In the Lean Six Sigma DEFINE phase, a high-level process map has been developed and the voice of the customer has been collected. In the Lean Six Sigma MEASURE phase, potential root causes for the problem will be determined, data for problem and potential root causes will be collected and the actual process performance will be established. This data will be used in ANALYSE to distinguish between vital few and trivial many root causes – the most important prerequisite for IMPROVE.
The principal task of Lean Six Sigma MEASURE phase is the data collection.
The following list of tasks may not be needed for all Lean Six Sigma projects, on the one hand. On the other hand, some projects may even require additional tasks to be completed. The list of tasks required depends on the problem that needs to be solved and the data that needs to be handled.
Data for outcome variables (Y) and potential causes (Xs) are normally collected at the same time under the same conditions. In addition, data on stratifying factors, such as time, persons, layer, place and product type, are recorded. The goal of this step is to identify potential causes that should be included in the data collection.
While the outcome variable (Y) or variables (Ys) were determined in the step of understanding the voice of the customer (VOC), variables are to be found as potential causes in the process inputs and process steps. The discovery of these input and process variables is therefore based on the SIPOC or high-level value stream map (VSM) and on the knowledge and experience of the process participants, who are responsible for the process on a daily basis.
[expand title=”Task 1: Generating a List of Potential Root Causes” tag=”h3″ trigclass=”arrowright”]
Causes for the problem may be due to certain parameters of the process or of the inputs. Since the generation of these parameters cannot usually be automated, the result depends on the completeness of the SIPOC or VSM as well as the presence of employees who are familiar with the process. Process step for process step, the question is posed as to whether the respective step can affect the result, i.e. whether the corresponding step can be the cause of the problem.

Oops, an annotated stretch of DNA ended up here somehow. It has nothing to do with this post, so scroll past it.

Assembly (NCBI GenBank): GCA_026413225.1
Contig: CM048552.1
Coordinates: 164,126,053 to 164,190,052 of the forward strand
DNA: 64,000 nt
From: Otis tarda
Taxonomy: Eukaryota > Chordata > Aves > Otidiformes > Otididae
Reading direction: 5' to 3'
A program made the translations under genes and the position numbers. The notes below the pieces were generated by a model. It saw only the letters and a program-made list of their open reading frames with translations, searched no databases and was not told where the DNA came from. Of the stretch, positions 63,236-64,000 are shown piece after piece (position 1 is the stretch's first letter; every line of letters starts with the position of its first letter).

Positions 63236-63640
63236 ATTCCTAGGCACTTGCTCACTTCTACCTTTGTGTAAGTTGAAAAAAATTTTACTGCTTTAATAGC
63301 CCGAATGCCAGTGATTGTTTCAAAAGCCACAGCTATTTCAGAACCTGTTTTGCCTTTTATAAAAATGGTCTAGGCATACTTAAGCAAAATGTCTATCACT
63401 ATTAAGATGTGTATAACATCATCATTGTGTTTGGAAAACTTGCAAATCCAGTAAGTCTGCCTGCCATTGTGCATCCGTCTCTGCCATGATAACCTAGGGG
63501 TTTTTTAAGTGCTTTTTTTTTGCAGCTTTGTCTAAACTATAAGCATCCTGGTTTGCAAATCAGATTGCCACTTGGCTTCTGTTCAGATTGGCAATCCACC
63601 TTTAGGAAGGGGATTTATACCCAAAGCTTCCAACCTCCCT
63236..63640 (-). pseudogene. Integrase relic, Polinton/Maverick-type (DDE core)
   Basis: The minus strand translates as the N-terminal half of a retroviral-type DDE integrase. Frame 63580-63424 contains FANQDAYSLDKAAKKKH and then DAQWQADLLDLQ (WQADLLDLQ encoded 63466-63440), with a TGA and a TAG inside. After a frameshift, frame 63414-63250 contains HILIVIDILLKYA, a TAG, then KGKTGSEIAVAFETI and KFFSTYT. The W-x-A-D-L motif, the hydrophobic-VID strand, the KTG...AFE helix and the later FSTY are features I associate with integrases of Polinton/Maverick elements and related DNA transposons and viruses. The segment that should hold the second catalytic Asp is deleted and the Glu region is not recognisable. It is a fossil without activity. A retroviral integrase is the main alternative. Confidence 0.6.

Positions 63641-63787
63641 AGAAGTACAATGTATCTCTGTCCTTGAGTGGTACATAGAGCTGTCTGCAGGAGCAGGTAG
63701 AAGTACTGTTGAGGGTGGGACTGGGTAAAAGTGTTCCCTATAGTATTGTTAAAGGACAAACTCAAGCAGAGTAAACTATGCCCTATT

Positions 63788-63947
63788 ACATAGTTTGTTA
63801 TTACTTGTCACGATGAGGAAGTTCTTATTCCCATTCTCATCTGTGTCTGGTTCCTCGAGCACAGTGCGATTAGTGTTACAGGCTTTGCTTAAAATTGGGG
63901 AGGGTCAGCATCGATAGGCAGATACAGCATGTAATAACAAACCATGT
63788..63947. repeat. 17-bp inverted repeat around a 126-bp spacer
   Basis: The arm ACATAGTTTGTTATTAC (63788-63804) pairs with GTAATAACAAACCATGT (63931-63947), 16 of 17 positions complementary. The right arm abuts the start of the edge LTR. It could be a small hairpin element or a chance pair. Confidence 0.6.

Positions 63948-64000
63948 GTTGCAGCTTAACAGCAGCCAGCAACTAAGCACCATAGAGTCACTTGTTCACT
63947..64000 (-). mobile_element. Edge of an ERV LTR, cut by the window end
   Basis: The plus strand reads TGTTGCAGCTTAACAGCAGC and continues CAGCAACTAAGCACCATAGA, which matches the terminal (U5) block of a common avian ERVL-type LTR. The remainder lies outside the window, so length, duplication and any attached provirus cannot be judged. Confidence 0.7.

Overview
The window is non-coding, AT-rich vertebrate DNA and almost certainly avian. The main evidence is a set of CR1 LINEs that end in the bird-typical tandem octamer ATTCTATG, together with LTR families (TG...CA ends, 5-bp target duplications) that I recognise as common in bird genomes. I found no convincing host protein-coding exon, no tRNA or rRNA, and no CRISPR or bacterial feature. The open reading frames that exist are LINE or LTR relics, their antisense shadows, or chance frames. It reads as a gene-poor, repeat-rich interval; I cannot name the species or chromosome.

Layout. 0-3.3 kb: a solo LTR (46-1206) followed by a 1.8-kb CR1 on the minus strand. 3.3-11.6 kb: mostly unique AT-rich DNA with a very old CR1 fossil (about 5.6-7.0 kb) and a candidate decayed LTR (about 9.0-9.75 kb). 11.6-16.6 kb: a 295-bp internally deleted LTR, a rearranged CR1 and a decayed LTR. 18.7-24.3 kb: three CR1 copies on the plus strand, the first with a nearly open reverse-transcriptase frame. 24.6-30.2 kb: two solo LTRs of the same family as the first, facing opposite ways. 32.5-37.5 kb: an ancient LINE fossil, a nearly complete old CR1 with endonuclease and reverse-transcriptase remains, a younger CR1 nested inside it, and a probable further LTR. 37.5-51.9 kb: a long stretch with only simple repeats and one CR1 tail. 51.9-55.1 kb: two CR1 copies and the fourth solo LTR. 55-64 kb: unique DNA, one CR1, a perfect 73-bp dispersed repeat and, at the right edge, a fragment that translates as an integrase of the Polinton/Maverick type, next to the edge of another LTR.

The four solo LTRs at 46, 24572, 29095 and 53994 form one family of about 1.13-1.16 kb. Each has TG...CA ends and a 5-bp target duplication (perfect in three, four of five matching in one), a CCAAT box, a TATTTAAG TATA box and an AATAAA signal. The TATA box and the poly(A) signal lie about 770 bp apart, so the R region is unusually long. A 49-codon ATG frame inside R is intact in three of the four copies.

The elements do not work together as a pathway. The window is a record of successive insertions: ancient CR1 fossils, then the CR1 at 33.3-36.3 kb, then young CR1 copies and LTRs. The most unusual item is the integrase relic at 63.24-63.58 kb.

In principle, two main categories of parameters can be used. The first category deals with the time required for certain steps. This category is important when the problem is time-relevant such as “late delivery” or turn-around-time. The second category includes errors in process steps or inputs, which always play a greater role when the problem manifests itself in errors such as “wrong location”. Both categories are strongly linked. For instance, errors in process steps can lead to internal post-processing and thus to longer turn-around-time.
[expand title=”Task 2: Grouping Potential Causes and Identifying Drivers” tag=”h3″ trigclass=”arrowright”]
The result of Task 1 is a list of potential causes of error (Xs), which should be classified into categories in order to get an overview on the one hand, and to check completeness on the other. Both standard categories such as Machine, Method, Material, Men (human) and Mother Nature or project-specific categories can be used. The standard categories have proven to be advantageous when checking for completeness.
For this purpose, a fish bone diagram is recorded on a sufficiently large writing surface formed by a wall, a white board or several flipchart sheets combined. In the head of the fish, the problem named in the project charter is displayed. A process output variable (Y, CTQ) should be used. Business cases such as the loss of customers or customer-related measures such as customer satisfaction should not be shown in the head of the fish.
At the main bones the headings for the categories are formed. Subsequently, the collected potential causes are assigned to the corresponding categories or bones. The potential causes have, of course, overlapping, that is, multiple references. In addition, there are associated causes, that is, an X can be a sub-point for another X. This does not pose an issue as long as the potential cause becomes part of main bones or sub bones or branches.
[expand title=”Task 3: Selecting Potential Causes for Data Collection” tag=”h3″ trigclass=”arrowright”]
After creating the fish bone diagram with potential root causes (Xs) for problem (Y), select the Xs for which data is to be collected. This selection can be made using the existing fish bone diagram or by means of a prioritisation matrix.